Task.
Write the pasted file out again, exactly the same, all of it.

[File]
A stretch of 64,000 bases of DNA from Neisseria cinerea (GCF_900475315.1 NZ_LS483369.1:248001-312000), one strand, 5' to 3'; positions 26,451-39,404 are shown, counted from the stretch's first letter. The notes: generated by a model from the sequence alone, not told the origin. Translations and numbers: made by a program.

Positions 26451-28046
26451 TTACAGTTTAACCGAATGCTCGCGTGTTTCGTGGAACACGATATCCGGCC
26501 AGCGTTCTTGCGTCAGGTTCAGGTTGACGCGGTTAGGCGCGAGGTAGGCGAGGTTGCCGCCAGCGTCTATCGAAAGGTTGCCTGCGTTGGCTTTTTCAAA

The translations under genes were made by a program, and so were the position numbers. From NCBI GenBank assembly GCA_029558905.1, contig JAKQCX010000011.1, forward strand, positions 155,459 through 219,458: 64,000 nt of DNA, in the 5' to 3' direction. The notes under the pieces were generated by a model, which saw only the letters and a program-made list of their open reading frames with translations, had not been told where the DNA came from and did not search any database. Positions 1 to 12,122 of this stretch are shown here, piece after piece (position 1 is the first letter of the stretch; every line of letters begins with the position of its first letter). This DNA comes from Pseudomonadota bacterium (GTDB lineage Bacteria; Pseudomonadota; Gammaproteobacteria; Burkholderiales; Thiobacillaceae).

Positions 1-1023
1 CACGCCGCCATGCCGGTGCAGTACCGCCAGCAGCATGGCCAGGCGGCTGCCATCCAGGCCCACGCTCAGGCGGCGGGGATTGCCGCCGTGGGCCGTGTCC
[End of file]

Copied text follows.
A stretch of 64,000 bases of DNA from Neisseria cinerea (GCF_900475315.1 NZ_LS483369.1:248001-312000), one strand, 5' to 3'; positions 26,451-39,404 are shown, counted from the stretch's first letter. The notes: generated by a model from the sequence alone, not told the origin. Translations and numbers: made by a program.

Positions 26451-28046
26451 TTACAGTTTAACCGAATGCTCGCGTGTTTCGTGGAACACGATATCCGGCC
26501 AGCGTTCTTGCGTCAGGTTCAGGTTGACGCGGTTAGGCGCGAGGTAGGCGAGGTTGCCGCCAGCGTCTATCGAAAGGTTGCCTGCGTTGGCTTTTTCAAA

The translations under genes were made by a program, and so were the position numbers. From NCBI GenBank assembly GCA_029558905.1, contig JAKQCX010000011.1, forward strand, positions 155,459 through 219,458: 64,000 nt of DNA, in the 5' to 3' direction. The notes under the pieces were generated by a model, which saw only the letters and a program-made list of their open reading frames with translations, had not been told where the DNA came from and did not search any database. Positions 1 to 12,122 of this stretch are shown here, piece after piece (position 1 is the first letter of the stretch; every line of letters begins with the position of its first letter). This DNA comes from Pseudomonadota bacterium (GTDB lineage Bacteria; Pseudomonadota; Gammaproteobacteria; Burkholderiales; Thiobacillaceae).

Positions 1-1023
1 CACGCCGCCATGCCGGTGCAGTACCGCCAGCAGCATGGCCAGGCGGCTGCCATCCAGGCCCACGCTCAGGCGGCGGGGATTGCCGCCGTGGGCCGTGTCC